KOBE-STYLE BEEF

What: Not authentic Kobe beef. Instead, the meat is likely to be Japanese cattle cross-bred with other breeds of cattle, such as Angus.

KAGOSHIMA

What: From the livestock prefecture of Kagoshima. The most popular wagyu is the Kuroge.

Where: Nadaman, Shangri-La Hotel Singapore, 22 Orange Grove Road; Magosaburou, Ion Orchard, 2 Orchard Turn 04-11A & 05-01; and Mikuni, Fairmont Singapore, Level 3

Price: From $100 per 100g (Grade four from Nadaman)

OHMI

What: From the Kansai region of Japan, it is said to be of similar quality to Kobe beef and has a high level of marbling.

Where: Magosaburou; Fat Cow, Camden Medical Centre, 1 Orchard Boulevard, 01-01/02; Shabu Shabu Gen, Shaw Centre, 1 Scotts Road, 02-13; Aoki, Shaw Centre, 1 Scotts Road, 02-17; Kuriya Dining, Great World City, 1 Kim Seng Promenade, 01-28

Price: From $120 a 150g (Grade A4 ribeye from Fat Cow)

HIDA

What: The prized meat from black-haired Japanese cattle comes from Gifu prefecture. It has a robust beef flavour and although well-marbled, is not cloyingly rich.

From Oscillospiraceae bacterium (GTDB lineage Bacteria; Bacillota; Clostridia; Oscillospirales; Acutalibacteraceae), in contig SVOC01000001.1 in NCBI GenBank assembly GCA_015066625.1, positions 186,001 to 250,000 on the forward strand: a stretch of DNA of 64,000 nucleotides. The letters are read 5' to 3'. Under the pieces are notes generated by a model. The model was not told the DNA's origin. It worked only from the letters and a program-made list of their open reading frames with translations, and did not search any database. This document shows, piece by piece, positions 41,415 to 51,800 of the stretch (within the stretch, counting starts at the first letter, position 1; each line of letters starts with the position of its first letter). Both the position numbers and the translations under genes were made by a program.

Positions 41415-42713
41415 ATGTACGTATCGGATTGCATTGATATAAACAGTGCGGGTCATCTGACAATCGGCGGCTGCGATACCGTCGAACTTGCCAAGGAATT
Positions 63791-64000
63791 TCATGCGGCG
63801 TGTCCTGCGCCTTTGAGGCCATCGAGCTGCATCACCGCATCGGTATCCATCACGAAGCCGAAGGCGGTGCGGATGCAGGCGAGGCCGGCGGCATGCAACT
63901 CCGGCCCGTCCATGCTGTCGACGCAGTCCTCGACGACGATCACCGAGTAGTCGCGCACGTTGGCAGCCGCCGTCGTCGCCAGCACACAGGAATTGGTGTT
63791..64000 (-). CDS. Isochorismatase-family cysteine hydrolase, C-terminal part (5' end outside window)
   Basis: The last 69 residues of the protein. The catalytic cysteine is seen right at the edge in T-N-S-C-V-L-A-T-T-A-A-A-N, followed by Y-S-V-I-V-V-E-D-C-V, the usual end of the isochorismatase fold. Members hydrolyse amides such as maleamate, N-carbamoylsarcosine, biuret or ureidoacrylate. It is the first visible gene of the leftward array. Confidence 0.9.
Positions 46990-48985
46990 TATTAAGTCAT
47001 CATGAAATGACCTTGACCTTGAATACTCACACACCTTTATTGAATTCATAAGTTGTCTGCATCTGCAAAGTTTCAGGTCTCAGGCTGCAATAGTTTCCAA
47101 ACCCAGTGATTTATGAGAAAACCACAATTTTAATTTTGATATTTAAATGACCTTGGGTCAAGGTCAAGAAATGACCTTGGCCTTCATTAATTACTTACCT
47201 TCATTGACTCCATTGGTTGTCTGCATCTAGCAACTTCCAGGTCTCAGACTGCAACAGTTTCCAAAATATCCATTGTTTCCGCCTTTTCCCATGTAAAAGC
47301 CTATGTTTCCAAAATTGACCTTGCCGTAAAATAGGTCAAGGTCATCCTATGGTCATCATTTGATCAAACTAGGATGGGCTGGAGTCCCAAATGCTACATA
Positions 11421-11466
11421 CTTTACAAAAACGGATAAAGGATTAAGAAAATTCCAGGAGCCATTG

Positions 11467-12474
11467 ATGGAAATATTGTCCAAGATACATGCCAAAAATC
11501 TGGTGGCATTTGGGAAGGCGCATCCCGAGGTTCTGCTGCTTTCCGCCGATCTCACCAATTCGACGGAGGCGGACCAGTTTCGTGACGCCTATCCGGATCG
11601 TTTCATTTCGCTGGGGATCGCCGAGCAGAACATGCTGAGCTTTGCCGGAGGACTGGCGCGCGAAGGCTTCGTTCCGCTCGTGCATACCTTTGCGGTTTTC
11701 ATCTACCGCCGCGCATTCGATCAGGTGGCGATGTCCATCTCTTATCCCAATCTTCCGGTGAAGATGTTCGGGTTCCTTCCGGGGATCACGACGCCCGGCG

Where: Ki-Sho, 29 Scotts Road; Shabu Shabu Gen

Price: $300 for 1kg

SAGA

What: This flavourful meat, from Saga prefecture, has a rich and sweet taste. The tender meat has fine marbling. It is considered one of the top three meats in Japan, along with Kobe and Matsuzaka.

Where: Fat Cow, Shabu Shabu Gen, Aoki

Price: From $89++ a 110g (Grade A3 tenderloin from Fat Cow)

IWATE

What: The most famous beef from the prefecture is Maesawa, which is produced in Oshu City.

Where: Fat Cow

Price: From $148++ a 150g (Grade A5 ribeye); Wagyu No Sashimi To Sudachi-Shio ($48++), which is Iwate beef seasoned with sudachi (a Japanese citrus fruit)

MATSUZAKA

What: Black-haired cattle from the Mie prefecture in Japan produce Matsuzaka beef. It has dense marbling and a high fat-to-meat ratio. Although it is highly prized in Japan, SundayLife did not find any restaurants here that serve it.

MIYAZAKI

What: Highly valued as the cattle are raised on the natural spring water in the Miyazaki prefecture, on the southern island of Kyushu.

Where: Jaan, Swissotel The Stamford, 2 Stamford Road; Indoguna, 34/36/38 Senoko Drive

Price: $198++ for five-course degustation menu at Jaan that features the beef.

MIYAKONOJO

What: Sweet and tender marbled meat from the Miyazaki prefecture.

Where: Magosaburou

Price: From $88 per 120g

TOKACHI

What: Grassfed cattle from Hokkaido which feed on sweet local meadow grass, straw and corn to produce tender meat with robust flavour.

Where: Tajimaya and Shabuya, VivoCity, 1 HarbourFront Walk, 01-102/103

Price: $198 or $158 for seven-course set for two at Tajimaya and Shabuya respectively

This story was originally published in the Straits Times on July 28, 2013